Shouldn't -- there should be minimal damage at all on the groove edge as all your reclamation work will come from the tongue side other than maybe just a little help to separate once you've gotten the fasteners clear.
A quick pass w/ a belt sander to just wipe of the dust/grime would probably be all I'd consider...
But, clare, "yes, I've run a _lot_ of reclaimed lumber thru both planer and jointer" -- and once or twice I've knicked a blade. But, the cost of a resharpening or even a set of blades or knives pales in contrast to the cost of several hundred or thousand feet of hardwood new...not to mention the difference in what 100- or 200-yo stuff is like compared to present harvest, even in hardwoods as common as oak.
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On Thursday, August 7, 2014 4:54:13 PM UTC-4, dpb wrote:

[trim]
Thanks to all for the info and affirmations.
I plan to reclaim and hit it with some fine grit on belt sander to get dust, trash, dirt and knock poly-coat lip off as suggested.
I keep the nail problem solutions in mind, I don't fancy knocking all the nails out so the angle grinder sounds like a winner there but I will not know till I start.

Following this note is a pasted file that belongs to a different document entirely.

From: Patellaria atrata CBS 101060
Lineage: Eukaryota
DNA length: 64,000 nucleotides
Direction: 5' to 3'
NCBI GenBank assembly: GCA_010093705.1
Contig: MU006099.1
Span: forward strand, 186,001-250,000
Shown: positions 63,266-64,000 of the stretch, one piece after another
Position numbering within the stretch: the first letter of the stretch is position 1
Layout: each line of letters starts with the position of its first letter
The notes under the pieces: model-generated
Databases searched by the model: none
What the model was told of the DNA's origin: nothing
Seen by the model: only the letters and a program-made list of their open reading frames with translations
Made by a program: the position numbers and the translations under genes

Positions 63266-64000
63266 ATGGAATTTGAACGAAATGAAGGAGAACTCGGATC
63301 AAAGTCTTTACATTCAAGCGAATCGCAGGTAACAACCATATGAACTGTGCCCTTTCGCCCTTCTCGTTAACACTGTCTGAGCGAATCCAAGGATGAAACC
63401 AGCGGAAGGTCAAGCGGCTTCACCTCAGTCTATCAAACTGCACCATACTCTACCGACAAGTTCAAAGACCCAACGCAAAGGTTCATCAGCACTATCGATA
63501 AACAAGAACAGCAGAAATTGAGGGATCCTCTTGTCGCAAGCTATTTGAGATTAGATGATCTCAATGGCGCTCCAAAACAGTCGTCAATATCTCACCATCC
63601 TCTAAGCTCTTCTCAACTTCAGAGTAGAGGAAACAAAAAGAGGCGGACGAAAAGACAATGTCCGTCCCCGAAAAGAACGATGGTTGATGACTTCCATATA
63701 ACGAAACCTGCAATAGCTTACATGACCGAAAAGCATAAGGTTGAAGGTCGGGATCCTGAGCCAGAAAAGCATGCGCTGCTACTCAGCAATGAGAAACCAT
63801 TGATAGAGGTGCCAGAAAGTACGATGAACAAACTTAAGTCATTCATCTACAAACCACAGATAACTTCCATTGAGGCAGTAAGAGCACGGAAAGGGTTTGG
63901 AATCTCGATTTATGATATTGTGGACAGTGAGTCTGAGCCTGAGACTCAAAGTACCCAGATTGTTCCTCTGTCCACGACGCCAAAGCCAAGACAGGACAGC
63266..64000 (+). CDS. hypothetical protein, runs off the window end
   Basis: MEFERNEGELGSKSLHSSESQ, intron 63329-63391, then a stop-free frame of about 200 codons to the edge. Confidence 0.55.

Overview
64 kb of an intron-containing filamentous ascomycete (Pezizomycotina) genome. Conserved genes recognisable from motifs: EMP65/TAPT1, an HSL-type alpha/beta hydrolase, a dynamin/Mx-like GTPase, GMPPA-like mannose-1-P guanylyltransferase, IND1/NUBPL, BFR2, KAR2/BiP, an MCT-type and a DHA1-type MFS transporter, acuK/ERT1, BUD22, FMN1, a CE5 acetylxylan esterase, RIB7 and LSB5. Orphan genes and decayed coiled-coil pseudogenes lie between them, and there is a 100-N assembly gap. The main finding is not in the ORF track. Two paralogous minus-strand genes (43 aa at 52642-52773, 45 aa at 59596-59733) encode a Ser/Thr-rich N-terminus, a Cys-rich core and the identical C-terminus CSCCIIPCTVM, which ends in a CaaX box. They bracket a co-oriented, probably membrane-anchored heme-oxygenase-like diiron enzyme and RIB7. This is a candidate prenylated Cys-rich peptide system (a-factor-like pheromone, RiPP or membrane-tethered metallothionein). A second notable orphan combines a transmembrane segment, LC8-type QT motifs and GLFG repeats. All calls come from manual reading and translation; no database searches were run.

Thanks again for all the help, Rob
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On Saturday, August 9, 2014 4:07:53 PM UTC-5, rmo

obably be all I'd consider... > > -- [trim] Thanks to all for the info and affirmations. I plan to reclaim and hit it with some fine grit on belt sand er to get dust, trash, dirt and knock poly-coat lip off as suggested. I kee p the nail problem solutions in mind, I don't fancy knocking all the nails out so the angle grinder sounds like a winner there but I will not know til l I start. Thanks again for all the help, Rob
Getting in the mix late....
Oak is pretty hard and my experience is it may pop up pretty clean, dependi ng on what it's nailed to. If there would happen to be some abnormally la rge nails in it, maybe a Cresent nail puller - http://www.sears.com/crescen t-19-in-forged-alloy-nail-puller/p-00930443000P?sid=IDx01192011x000001&kp id930443000&kispla930443000P&mktRedirect=y - would help that si tuation. I've used this tool so many times, salvaging, it's like my third arm.
Another option for finishing the boards: Flip the boards and use the under side. It may be cleaner, hence easier to prep and refinish.
Sonny
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wrote: